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Turkey without friends

Turkey's President Recep Tayyip Erdogan has made a lot of foreign governments really mad. Let's call the roll.

Europe. The EU is angry that Turkey is drilling for oil in the eastern Mediterranean, and NATO is furious that member Turkey has defied its protests to purchase S-400 missiles from Russia. Erdogan has repeatedly rejected pushback from EU leaders by calling them fascists and Islamophobes.

Just this week, Erdogan refused to express sympathy with France following the beheading of a French schoolteacher by an Islamist extremist, attacked Macron's own response to the murder, suggested the French president needed "some sort of mental treatment," and countered Macron's vow to crack down on Islamist radicals with calls for a boycott of French products.

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Coronavirus Politics Daily: Unrest in Paris' suburbs, Turkey's coverup, and immigration to the US on hold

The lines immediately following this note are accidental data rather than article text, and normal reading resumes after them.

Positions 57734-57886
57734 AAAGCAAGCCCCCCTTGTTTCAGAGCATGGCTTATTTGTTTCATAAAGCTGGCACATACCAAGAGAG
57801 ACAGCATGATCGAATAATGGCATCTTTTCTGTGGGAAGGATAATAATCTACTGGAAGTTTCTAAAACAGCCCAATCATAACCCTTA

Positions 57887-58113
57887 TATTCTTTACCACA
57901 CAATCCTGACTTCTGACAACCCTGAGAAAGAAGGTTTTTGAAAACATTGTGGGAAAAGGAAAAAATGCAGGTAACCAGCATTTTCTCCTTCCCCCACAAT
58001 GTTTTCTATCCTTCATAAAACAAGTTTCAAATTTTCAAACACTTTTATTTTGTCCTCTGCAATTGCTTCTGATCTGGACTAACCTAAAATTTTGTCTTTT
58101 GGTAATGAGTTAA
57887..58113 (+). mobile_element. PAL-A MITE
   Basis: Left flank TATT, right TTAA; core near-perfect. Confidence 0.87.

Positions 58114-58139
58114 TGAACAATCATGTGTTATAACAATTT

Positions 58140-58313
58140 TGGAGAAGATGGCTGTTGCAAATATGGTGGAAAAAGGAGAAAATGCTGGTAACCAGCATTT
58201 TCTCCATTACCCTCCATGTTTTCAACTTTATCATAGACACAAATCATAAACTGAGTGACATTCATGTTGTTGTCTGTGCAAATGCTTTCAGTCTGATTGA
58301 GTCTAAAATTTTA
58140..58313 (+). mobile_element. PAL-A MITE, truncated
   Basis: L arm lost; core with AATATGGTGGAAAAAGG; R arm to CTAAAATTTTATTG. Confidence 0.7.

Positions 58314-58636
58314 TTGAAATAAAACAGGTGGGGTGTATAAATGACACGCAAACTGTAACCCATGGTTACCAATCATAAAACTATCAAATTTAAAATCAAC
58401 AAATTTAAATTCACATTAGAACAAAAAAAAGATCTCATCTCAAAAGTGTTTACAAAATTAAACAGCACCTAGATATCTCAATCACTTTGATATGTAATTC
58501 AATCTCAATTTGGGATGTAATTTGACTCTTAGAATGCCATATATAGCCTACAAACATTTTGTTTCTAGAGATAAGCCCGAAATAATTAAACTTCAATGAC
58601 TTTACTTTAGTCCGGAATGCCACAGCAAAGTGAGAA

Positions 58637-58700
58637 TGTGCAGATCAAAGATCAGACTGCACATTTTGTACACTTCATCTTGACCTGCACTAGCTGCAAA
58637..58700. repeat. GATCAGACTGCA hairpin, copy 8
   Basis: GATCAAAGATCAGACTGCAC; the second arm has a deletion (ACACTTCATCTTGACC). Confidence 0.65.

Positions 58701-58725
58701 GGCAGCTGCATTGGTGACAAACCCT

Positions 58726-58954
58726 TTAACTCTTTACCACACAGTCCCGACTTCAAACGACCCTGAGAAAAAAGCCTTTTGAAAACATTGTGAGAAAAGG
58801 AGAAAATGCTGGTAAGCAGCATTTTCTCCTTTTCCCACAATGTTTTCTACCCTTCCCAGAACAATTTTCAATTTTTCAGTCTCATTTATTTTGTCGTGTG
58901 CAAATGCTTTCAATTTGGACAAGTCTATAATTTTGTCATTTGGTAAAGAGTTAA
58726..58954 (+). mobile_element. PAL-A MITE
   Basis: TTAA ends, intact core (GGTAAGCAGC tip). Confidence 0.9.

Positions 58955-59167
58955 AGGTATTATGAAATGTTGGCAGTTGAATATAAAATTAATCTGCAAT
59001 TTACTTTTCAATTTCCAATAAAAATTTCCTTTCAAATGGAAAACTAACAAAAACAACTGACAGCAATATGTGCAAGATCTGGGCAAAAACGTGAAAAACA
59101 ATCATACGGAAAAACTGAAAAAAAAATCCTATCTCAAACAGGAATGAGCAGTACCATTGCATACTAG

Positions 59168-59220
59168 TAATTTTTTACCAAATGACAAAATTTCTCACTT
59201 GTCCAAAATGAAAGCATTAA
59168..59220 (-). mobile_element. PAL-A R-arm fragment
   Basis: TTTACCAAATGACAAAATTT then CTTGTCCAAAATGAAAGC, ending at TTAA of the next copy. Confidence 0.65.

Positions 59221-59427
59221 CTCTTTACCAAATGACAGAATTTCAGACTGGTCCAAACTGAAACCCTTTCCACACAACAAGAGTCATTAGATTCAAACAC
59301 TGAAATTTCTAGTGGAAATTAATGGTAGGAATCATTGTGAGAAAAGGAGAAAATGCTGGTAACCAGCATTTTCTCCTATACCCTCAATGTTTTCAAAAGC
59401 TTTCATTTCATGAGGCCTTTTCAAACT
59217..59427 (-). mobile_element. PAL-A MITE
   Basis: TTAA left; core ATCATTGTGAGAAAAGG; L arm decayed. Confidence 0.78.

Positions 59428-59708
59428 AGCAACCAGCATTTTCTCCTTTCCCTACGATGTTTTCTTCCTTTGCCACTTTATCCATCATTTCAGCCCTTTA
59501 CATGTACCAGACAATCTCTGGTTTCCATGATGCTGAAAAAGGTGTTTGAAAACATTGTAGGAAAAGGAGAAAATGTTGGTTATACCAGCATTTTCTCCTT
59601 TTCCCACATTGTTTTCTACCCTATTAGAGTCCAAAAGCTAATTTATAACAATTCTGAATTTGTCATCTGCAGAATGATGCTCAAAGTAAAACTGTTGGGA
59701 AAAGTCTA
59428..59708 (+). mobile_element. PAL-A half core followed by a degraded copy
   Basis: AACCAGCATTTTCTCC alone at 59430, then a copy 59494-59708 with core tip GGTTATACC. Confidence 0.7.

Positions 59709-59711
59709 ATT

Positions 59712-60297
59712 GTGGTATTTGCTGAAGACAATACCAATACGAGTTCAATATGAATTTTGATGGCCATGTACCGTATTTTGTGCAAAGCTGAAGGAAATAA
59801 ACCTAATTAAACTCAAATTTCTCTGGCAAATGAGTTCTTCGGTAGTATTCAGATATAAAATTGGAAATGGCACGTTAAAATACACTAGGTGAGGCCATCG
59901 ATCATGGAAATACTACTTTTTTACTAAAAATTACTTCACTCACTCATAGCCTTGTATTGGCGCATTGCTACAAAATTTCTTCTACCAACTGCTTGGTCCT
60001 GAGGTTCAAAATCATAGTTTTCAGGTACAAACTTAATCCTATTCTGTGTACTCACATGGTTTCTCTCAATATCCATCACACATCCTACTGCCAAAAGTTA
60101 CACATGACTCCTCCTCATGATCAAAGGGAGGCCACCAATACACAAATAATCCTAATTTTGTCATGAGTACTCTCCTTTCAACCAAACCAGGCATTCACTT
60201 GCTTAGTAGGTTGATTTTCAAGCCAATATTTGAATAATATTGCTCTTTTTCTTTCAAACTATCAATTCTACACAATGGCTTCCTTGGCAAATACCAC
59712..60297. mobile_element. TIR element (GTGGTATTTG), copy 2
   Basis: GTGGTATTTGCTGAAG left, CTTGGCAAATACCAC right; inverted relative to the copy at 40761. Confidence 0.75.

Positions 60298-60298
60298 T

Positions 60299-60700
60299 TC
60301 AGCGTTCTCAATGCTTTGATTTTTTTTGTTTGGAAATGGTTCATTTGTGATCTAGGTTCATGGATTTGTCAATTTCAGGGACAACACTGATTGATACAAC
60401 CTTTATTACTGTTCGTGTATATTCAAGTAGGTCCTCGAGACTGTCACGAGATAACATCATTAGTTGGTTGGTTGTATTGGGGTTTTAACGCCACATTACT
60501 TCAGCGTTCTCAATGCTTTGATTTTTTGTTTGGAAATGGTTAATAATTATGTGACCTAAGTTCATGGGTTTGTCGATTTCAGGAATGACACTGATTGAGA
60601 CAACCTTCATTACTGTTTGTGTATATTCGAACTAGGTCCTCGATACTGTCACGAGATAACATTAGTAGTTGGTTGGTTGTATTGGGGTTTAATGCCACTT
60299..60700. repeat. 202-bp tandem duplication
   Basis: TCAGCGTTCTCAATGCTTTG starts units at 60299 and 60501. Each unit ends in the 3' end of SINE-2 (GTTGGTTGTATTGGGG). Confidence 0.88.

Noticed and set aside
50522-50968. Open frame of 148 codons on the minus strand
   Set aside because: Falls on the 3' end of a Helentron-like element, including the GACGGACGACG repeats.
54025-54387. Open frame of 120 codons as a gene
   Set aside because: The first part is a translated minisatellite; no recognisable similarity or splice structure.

Riots in Paris' suburbs: Low-income suburbs on the outskirts of Paris have long been flashpoints of unrest over racial and economic inequality. This week, youths living in districts north of France's capital lit cars on fire and aimed fireworks at police in protest against stay-at-home measures, now in their sixth week, aimed at curbing the spread of the coronavirus. Police said that a traffic accident involving a policeman and a motorcyclist, who was critically injured in the crash, was likely the impetus for the uptick in violence. The riots in Paris' suburbs, known as banlieues, are perhaps a grim sign of what's to come in many countries where low-income families are now jammed together in crowded apartments with little reprieve, and where stay-at-home orders have disrupted jobs in the informal economy that many of these residents rely on to put food on the table.

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